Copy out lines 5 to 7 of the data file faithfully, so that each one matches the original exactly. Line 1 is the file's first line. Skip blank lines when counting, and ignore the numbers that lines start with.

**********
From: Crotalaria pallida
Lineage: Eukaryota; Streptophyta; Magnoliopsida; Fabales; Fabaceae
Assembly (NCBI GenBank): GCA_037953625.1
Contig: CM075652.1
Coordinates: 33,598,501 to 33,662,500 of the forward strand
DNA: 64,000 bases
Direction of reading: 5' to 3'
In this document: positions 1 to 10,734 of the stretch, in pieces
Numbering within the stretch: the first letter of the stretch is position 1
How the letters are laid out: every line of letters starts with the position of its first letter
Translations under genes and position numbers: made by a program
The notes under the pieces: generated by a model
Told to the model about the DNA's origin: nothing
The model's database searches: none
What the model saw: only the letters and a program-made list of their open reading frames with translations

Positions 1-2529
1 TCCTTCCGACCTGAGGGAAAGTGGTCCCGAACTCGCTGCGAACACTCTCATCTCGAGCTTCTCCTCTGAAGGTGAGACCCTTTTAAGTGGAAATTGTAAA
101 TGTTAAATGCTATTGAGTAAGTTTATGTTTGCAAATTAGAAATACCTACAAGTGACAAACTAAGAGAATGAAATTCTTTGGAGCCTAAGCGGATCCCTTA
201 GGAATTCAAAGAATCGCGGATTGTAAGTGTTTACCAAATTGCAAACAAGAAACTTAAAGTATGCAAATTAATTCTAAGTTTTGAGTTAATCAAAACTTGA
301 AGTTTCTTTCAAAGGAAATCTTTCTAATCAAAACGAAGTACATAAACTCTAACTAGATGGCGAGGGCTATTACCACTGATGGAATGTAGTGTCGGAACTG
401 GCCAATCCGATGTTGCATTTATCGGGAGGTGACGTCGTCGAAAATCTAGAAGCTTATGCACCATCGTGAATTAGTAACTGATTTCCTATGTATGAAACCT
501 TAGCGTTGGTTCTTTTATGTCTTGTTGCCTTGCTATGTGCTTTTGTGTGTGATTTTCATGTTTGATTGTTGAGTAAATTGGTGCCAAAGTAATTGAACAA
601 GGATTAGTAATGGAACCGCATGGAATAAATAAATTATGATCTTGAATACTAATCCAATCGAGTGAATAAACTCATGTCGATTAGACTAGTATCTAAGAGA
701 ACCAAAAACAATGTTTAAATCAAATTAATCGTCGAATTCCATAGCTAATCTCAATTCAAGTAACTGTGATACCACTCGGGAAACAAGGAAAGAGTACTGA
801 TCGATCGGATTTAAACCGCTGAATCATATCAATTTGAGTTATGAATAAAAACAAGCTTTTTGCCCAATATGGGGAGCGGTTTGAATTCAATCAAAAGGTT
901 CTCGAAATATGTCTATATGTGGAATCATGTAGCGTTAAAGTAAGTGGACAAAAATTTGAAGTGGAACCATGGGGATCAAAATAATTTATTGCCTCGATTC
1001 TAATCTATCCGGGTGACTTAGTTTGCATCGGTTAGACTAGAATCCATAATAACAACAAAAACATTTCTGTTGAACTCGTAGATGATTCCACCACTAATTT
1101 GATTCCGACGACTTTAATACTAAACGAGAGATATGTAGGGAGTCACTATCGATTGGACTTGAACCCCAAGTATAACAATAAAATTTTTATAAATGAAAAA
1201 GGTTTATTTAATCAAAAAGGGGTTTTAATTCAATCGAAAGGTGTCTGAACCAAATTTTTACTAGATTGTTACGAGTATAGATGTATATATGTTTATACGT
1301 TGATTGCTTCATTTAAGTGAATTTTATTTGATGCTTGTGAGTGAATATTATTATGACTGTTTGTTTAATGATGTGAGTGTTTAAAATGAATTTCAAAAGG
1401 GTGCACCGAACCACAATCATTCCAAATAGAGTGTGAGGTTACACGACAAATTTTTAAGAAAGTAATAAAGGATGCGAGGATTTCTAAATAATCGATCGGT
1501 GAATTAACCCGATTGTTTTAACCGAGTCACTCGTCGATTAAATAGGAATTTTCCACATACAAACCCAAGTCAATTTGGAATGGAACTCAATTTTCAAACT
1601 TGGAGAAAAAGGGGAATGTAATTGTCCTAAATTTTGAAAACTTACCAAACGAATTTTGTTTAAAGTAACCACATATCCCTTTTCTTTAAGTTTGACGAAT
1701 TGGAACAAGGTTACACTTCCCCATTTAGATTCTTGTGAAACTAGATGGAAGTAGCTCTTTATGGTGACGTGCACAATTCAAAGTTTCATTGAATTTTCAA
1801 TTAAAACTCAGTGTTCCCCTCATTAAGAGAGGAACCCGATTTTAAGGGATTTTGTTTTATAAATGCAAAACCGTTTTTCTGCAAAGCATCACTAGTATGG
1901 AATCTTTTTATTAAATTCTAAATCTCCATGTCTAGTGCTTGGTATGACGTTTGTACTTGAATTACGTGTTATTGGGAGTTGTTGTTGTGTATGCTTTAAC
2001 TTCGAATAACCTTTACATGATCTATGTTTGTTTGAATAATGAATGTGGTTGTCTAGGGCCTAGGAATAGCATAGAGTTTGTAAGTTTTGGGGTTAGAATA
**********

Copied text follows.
Coordinates: 33,598,501 to 33,662,500 of the forward strand
DNA: 64,000 bases
Direction of reading: 5' to 3'